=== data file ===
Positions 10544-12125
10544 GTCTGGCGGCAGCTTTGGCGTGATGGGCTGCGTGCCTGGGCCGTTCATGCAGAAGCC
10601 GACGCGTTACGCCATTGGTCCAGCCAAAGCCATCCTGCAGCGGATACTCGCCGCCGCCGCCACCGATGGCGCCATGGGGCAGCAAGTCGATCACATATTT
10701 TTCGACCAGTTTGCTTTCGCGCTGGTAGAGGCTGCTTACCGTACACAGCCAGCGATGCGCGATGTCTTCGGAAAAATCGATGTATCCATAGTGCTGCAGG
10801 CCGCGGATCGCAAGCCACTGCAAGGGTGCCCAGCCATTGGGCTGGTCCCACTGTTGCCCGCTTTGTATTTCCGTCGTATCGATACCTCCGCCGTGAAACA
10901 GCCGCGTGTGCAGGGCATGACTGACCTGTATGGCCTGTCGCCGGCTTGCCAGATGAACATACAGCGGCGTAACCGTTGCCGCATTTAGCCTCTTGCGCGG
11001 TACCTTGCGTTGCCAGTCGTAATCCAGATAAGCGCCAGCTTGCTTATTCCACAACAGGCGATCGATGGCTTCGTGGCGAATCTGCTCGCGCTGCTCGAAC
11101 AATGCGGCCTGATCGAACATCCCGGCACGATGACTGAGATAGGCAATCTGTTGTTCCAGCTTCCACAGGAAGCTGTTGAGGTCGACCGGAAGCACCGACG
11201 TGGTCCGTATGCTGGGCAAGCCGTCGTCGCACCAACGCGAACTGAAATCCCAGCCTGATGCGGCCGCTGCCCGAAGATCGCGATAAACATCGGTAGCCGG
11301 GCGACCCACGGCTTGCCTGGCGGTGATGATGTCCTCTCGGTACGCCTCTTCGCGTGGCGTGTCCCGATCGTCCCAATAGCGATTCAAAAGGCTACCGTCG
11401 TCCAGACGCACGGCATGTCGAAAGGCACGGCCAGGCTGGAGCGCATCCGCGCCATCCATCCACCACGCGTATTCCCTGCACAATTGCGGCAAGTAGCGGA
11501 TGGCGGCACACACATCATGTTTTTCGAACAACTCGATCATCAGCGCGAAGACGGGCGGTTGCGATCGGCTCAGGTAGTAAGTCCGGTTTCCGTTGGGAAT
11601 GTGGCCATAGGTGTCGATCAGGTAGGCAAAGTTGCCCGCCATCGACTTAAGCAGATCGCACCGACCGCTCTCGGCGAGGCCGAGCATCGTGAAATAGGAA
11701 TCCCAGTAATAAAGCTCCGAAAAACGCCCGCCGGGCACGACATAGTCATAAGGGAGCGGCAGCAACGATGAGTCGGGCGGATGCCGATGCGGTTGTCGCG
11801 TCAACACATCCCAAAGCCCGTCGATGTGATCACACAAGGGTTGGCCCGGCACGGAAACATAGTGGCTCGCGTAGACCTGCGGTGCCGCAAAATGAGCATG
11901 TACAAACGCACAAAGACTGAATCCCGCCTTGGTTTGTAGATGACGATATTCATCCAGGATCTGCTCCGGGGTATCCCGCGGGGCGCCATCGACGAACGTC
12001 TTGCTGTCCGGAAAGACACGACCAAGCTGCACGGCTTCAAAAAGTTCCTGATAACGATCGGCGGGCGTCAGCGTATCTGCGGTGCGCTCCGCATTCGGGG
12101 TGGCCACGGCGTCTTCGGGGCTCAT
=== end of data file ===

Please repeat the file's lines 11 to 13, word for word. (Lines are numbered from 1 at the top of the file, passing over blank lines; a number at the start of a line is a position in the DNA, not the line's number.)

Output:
11401 TCCAGACGCACGGCATGTCGAAAGGCACGGCCAGGCTGGAGCGCATCCGCGCCATCCATCCACCACGCGTATTCCCTGCACAATTGCGGCAAGTAGCGGA
11501 TGGCGGCACACACATCATGTTTTTCGAACAACTCGATCATCAGCGCGAAGACGGGCGGTTGCGATCGGCTCAGGTAGTAAGTCCGGTTTCCGTTGGGAAT
11601 GTGGCCATAGGTGTCGATCAGGTAGGCAAAGTTGCCCGCCATCGACTTAAGCAGATCGCACCGACCGCTCTCGGCGAGGCCGAGCATCGTGAAATAGGAA